I've tried to write a post on attachment, but it's just too big! I think I might to a series on it. (Like I'm some real writer or something...but whatever.) It will bore some people to tears, but I think it's important and interesting.

Thanks for asking!!

Love,
Kate

So, quick wrap-up on regression (feel free to ask me to elaborate... and I'll try to later): I think if you're ready for it, it will just happen. If you're open to it and present the opportunity for it, you child will lead the way. If they think you're crazy, and refuse, then don't push it. But, if they want to "play baby" and get in those developmental activities, (All of these activities teach important things and help an infant to bond with his parent. It shows that a parent is not only loving and responsive, but is capable and provides. Rocking with a bottle, and cooing and snuggling while you do it, is provides more than sustenance. Remember Harlowe's experiment with the monkeys? Levine and Meany's experiments with rats who were separated from their mothers? I'm pretty sure those were gen psych and not further into the degree...) I think it can only be for good.

Hmm...there are times, actually, when she's over-tired and I know that a bottle or some rocking would help things and she's *said* she doesn't want to, but I do it anyway. I just tell her that I want to rock. I scoop her up and rock her, holding the bottle with my chin so I can snuggle her with one arm and stroke her cheek with the other hand.

So, I guess I do push it a little. But, it's something that's already started. There's precedence. And, there are times when I need to say, "You cannot push me away. You ARE my baby, forever, and I am going to take care of you." It's hard to explain the difference, but so easy to feel it. And her "I-don't-want" disappears immediately.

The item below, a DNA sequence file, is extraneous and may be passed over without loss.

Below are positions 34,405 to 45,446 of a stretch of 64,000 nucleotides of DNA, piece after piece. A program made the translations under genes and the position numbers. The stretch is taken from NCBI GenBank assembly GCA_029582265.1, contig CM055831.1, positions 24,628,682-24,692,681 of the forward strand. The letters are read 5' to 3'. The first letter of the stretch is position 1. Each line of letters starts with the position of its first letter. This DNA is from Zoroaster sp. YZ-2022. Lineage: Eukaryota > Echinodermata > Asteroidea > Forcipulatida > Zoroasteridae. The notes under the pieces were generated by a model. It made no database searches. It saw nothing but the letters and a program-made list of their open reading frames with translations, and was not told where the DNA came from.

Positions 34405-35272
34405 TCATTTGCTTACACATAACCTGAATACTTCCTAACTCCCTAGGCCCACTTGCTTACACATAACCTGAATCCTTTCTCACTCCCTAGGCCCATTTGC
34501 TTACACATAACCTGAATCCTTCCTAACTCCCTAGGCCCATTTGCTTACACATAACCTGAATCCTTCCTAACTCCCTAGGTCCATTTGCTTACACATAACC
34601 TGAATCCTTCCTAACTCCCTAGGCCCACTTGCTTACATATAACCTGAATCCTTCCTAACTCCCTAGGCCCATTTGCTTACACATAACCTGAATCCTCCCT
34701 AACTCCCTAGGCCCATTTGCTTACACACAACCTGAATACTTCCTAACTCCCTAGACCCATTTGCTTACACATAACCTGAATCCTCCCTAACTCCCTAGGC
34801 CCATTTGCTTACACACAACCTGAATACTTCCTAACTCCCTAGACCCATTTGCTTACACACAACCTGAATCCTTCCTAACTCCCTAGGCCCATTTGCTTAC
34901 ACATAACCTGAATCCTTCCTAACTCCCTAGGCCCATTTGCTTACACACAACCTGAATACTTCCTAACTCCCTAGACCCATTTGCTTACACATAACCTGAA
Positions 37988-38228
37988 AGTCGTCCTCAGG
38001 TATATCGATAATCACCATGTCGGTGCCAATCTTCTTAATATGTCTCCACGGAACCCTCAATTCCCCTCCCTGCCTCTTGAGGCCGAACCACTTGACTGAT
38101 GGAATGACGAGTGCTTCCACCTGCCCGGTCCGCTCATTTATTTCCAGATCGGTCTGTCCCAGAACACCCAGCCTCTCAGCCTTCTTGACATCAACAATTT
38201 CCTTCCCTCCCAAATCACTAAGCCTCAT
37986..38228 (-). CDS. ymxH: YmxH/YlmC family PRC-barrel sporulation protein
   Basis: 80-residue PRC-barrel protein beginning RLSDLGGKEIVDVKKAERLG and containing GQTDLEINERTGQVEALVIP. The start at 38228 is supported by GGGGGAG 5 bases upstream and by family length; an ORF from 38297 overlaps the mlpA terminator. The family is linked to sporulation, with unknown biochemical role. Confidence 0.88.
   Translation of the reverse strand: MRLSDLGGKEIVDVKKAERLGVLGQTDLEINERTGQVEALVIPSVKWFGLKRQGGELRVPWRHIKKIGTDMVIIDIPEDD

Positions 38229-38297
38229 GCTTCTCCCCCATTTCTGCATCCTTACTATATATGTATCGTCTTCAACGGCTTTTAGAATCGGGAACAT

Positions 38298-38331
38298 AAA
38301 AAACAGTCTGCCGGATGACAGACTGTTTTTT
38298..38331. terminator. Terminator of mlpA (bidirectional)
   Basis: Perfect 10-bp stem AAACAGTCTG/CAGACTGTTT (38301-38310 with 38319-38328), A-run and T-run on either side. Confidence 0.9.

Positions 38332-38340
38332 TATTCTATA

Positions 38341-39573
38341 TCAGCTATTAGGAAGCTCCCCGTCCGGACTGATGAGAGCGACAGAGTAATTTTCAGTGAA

You'll know.

6 comments:

Lea said...

What a beautiful way to describe this process and doesn't it make so much sense that a child who missed out on this might need/want to enjoy it? Pretending is such a great way to let them do this without feeling they are not a big boy/girl. It just breaks my heart to know there are so many who miss out on what each one deserves. You're doing a great job!

Kathy Friend said...

I feel like I've read everything there is to read about attachment etc...but I will admit that I stopped all that about 2 years ago (just couldn't handle reading and playing the scenarios over in my head) ...but I would like to know what do you think was the best book you've read?

Tammy said...

I agree that regression is a great tool and I have heard many parents use it successfully.

I got Zachary at 6 months and he had literally regressed himself to a newborn. Waking up every 1-2 hours, drinking only a couple of oz. of bottle at a time. And you can encourage independence at the same time too. While I was encouraging physical independence (learning to push self up, sit on own, etc) I was still pushing emotional dependence. Zachary is in an attachment regression right now and we have gone back to the basics, which has included emotional regression. I think it's helping, although ask me in 20 years and I'll have a better perspective LOL!!

Tammy

McMary said...

Great post. I love reading anything you have to say as I will soon be bringing a 3 and 1/2 year old home. However..I definitely understand your need to just be with your daughter so I can wait for whenever the time to post seems right to you.
thanks for sharing.

Annie said...

Frankly, seems to me there's time in the day to blog when Lexi is resting. And, if you don't have some adult interaction....well, it is just not good for you.

Room to Grow said...

For the first few months at home, we also used the bedtime routine for "regression". I would help Rita out of her clothes, help her in the shower, dry her body, brush her hair, help with brushing teeth, etc.

Every night we still go up to bed with her and cuddle until she falls asleep. I love it because she now seeks out cuddles, back rubs and likes to spoon.

I wonder how long this will last. We are enjoying it while she's open to it!